Taser Implicated In Deaths. Two Valley men who died over the weekend after being shocked with Tasers in confrontations with police bring the number of deaths in the United States and Canada following stun-gun strikes to 147.
The men, both of whom exhibited bizarre behavior and refused to follow police commands, were the fourth and fifth people to die in police-custody incidents involving Taser since Aug. 1.
Autopsies will determine the cause of death in each case and whether the Taser strikes played a role.
The two deaths come about a week after a Chicago medical examiner for the first time named Taser as the primary cause of someone’s death and less than a month after an Illinois police department filed a class-action lawsuit claiming company officials misled law enforcement agencies about the safety of its weapon.
Scottsdale-based Taser International, which maintains that its stun guns have never caused a death or serious injury, has been fighting to overcome safety concerns that this year have caused some police departments to stop using Tasers, led to a drop in the company’s stock price and resulted in state and federal inquiries into the company’s safety claims.
“We know that over 7,800 law enforcement agencies in the U.S. continue to deploy Taser devices to prevent numerous injuries and save lives every day,” Taser Vice President Steve Tuttle said in a statement Monday. “Until all the facts surrounding these recent incidents are known, it is crucial that the public understand that it is inappropriate to jump to any conclusions on the cause of these unfortunate deaths.”
On Sunday, an unidentified man died in a confrontation with Phoenix police after tearing up the restrooms of a taco restaurant on Seventh Street and locking himself in a women’s stall.
Police say the 47-year-old man displayed great strength, kicking and swinging his arms at three officers who were trying to arrest him.
“A struggle lasting five minutes or longer took place,” Phoenix police Sgt. Randy Force said in a statement. “Officers reported that the suspect threw them around easily and (the officers) were nearly exhausted by the time they finally subdued him.”
During the struggle, officers deployed Tasers five times for five seconds each time, said Sgt. Lauri Williams, a Phoenix police spokeswoman.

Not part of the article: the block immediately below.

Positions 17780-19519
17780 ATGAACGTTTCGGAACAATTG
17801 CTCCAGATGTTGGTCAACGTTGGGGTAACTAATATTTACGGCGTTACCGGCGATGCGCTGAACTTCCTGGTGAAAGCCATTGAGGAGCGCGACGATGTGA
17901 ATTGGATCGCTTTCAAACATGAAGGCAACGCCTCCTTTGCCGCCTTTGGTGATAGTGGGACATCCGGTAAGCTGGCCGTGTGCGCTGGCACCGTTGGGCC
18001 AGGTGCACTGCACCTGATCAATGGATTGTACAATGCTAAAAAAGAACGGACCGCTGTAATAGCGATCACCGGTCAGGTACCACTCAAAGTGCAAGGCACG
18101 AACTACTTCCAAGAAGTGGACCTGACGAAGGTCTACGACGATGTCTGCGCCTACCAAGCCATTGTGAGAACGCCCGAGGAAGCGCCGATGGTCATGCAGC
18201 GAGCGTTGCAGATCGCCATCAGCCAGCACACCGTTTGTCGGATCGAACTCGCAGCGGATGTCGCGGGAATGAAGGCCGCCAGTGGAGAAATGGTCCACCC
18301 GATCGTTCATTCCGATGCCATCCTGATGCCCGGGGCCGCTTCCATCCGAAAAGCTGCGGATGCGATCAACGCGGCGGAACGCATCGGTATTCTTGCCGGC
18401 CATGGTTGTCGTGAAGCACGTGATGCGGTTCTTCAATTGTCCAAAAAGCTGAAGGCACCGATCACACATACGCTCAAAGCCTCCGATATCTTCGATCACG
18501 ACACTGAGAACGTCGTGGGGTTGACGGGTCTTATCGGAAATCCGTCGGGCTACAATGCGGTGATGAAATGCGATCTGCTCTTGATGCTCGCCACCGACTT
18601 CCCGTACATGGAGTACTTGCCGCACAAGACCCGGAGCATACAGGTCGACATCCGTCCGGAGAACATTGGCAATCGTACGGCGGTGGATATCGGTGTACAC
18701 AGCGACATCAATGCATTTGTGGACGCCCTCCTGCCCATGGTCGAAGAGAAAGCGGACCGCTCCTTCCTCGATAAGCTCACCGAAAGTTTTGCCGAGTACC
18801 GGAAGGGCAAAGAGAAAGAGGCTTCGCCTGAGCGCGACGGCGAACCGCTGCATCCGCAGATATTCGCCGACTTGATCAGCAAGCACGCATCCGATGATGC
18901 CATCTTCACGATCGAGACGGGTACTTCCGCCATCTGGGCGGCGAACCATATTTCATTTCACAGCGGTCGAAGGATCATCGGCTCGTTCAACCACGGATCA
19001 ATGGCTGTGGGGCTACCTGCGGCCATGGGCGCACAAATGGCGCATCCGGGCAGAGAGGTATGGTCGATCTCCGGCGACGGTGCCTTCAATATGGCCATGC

The Taser, which uses electricity to override the nervous system and incapacitate a suspect, normally works by firing two darts from distances of 21 feet. But it can also be used as a hand-held device, in which officers push the probes of the stun gun directly against a suspect’s skin. According to Force, officers carried the man outside. Although he had been breathing fast before and after being shocked with the Taser, his breathing slowed. Paramedics transported him to a Phoenix hospital, where he was pronounced dead.
The Suspect Was Shocked Three Times With a Taser
The incident is similar to the July 15 death of Ernesto Valdez, the last suspect to die in the custody of Phoenix police after being shocked with a Taser before Sunday. Valdez broke into a Church’s Chicken restaurant after closing time, chased out the employees, began throwing himself at the walls and fought with police. During the struggle, Valdez was shocked three times with a Taser.
To date, seven men have died in the Valley after police Taser strikes.
On Friday, a 38-year-old man died after being shocked by Glendale police outside of a minimart. The man, Olsen Ogodidde, was sleeping in the back of a car that wasn’t his.
When police ordered him to come out, he reportedly refused to move. Officers attempted to remove him and shocked him in an arm and a leg with a Taser before he was arrested, said Officer Mike Peña, a Glendale police spokesman.
Officers suspected that Ogodidde was impaired by an unidentified substance and called paramedics to take him to the hospital, where police say he had a seizure and died.
The two Valley cases over the weekend followed three deaths in California last week involving suspects who were shocked by police during struggles with officers in Sacramento, Fremont and San Jose.
Police and Taser officials caution that the sequence of events involving the deaths is typical of violent suspects who fight with police and then die in custody whether a Taser is used or not.
“It is the safer use-of-force alternative available for law enforcement agencies to subdue violent individuals who could harm law enforcement officers, innocent citizens or themselves,” Tuttle said. “We are prepared to help the investigations of these tragic incidents.”
For years, Taser officials have publicly said the stun gun was never cited in an autopsy report.
But an Arizona Republic investigation last year revealed that Tasers have been cited repeatedly by medical examiners in death cases and that Taser did not start collecting autopsy reports until April.
Of the 147 cases of death in the United States and Canada after a police Taser shock since 1999, coroners have cited Tasers in at least 18 deaths.
They cited the stun gun as a cause of death in four cases and a contributing factor in 10 cases.
In four other cases, medical examiners said Taser could not be ruled out as a cause of death.
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